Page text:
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A Comparison of the Roles of Cefamandole and Ceftriaxone in Abdominal Surgery

John C. Hall, MS, FRACS; Jane L. Hall, RN; Keryn Christiansen, FRCPA
Arch Surg. 1991;126(4):512-516. doi:10.1001/archsurg.1991.01410280116019.
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• In a prospective, randomized study, we compared the ability of ceftriaxone sodium (serum half-life, 8.0 hours) and cefamandole naftate and sodium carbonate (serum half-life, 0.8 hours) to prevent wound infection in 1238 patients undergoing abdominal surgery. Prophylaxis consisted of single-dose therapy at the time of induction of anesthesia, and treatment regimens contained ceftriaxone sodium, 1 g/d intravenously, or cefamandole naftate and sodium carbonate, 1 g intravenously every 6 hours. Except for low-risk biliary procedures, cephalosporin therapy was accompanied by the administration of metronidazole. No significant difference was noted in the incidence of wound infection, ie, 5.6% for the ceftriaxone group (95% confidence interval, 3.8% to 7.4%) and 6.9% for the cefamandole group (95% confidence interval, 4.9% to 8.9%). Single-dose prophylaxis with 1 g of cefamandole naftate and sodium carbonate was relatively inexpensive and provided a cost savings of 64%. When treatment was required, a 23% cost savings was associated with the use of a once-daily dose of 1 g of ceftriaxone sodium.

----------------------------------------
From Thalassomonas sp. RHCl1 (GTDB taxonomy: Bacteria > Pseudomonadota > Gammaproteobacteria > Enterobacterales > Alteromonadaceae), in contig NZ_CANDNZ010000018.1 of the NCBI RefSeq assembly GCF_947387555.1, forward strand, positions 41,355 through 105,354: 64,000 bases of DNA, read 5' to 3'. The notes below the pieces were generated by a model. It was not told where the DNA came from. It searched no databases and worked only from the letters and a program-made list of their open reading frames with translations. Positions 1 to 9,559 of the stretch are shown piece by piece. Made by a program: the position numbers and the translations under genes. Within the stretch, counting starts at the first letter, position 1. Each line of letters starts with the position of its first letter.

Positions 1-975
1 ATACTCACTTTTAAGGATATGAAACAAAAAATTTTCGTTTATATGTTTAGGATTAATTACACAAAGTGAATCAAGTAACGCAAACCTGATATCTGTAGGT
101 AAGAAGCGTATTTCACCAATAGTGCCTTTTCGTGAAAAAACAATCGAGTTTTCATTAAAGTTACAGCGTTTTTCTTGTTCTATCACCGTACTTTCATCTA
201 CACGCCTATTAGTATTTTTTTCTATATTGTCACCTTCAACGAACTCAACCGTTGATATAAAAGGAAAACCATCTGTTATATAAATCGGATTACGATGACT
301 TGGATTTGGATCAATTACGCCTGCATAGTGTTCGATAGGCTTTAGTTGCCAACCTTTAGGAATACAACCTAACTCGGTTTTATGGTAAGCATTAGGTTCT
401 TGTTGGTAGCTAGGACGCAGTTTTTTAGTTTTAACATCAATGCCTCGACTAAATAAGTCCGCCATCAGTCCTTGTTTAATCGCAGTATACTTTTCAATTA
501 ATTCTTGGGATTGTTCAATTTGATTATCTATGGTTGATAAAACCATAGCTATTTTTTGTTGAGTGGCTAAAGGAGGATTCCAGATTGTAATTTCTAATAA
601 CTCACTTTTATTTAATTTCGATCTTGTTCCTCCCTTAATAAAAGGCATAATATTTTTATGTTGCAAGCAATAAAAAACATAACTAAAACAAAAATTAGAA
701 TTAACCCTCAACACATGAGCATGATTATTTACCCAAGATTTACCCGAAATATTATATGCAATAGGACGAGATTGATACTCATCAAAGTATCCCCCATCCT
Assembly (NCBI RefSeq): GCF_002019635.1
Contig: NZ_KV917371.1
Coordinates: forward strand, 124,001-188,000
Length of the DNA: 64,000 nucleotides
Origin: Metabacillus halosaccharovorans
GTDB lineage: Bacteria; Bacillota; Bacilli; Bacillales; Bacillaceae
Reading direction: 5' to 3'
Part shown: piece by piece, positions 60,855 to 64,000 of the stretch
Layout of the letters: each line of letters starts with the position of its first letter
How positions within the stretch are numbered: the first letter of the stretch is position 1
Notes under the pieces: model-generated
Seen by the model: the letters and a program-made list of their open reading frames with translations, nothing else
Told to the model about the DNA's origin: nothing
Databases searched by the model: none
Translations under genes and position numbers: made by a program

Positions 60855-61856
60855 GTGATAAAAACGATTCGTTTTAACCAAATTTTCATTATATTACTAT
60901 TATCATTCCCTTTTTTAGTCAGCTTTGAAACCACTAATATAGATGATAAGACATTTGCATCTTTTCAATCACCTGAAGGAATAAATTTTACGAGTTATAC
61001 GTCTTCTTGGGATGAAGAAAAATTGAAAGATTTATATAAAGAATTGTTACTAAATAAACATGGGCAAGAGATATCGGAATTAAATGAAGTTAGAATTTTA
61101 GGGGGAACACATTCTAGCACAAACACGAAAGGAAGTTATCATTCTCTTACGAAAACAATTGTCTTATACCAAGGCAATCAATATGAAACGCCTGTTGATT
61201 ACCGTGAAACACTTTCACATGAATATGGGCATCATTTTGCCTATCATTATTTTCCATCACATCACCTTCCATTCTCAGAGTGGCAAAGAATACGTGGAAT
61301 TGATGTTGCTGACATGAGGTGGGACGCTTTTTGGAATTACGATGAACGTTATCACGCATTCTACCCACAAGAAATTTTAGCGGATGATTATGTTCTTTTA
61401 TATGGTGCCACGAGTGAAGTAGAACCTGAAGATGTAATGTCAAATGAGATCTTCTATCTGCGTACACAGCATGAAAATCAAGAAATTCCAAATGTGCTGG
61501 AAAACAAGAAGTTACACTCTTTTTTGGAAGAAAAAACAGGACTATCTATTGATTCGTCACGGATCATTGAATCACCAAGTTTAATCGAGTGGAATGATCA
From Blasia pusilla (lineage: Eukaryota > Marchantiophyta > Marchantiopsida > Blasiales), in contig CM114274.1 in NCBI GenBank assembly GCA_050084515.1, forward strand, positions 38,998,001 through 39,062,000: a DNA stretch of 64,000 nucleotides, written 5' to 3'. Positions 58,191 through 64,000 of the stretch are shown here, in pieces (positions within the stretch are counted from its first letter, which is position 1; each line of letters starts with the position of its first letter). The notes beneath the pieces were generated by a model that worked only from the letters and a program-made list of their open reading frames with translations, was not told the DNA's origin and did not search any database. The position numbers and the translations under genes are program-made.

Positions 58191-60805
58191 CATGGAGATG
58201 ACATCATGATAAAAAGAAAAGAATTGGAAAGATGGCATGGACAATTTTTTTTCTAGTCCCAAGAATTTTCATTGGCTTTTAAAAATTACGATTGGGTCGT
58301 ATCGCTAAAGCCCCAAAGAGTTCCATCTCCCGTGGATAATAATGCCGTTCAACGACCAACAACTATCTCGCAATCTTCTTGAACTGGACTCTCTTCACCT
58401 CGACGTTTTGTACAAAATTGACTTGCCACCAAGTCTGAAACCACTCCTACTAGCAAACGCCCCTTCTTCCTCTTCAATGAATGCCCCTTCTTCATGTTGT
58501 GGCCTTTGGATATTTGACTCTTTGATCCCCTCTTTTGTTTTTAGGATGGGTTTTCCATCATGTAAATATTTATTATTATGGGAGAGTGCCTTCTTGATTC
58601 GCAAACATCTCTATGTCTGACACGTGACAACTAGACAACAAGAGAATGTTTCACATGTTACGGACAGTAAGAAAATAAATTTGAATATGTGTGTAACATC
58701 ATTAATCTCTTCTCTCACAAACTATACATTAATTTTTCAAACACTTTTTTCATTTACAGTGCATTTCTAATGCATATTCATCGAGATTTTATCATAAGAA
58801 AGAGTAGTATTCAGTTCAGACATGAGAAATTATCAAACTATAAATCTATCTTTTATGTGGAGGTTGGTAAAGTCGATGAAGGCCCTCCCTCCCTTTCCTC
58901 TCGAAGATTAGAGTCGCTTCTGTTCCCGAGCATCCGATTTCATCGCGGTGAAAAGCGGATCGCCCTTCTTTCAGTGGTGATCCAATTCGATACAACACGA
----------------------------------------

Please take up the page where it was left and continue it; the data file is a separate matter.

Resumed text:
(Arch Surg. 1991; 126:512-516)


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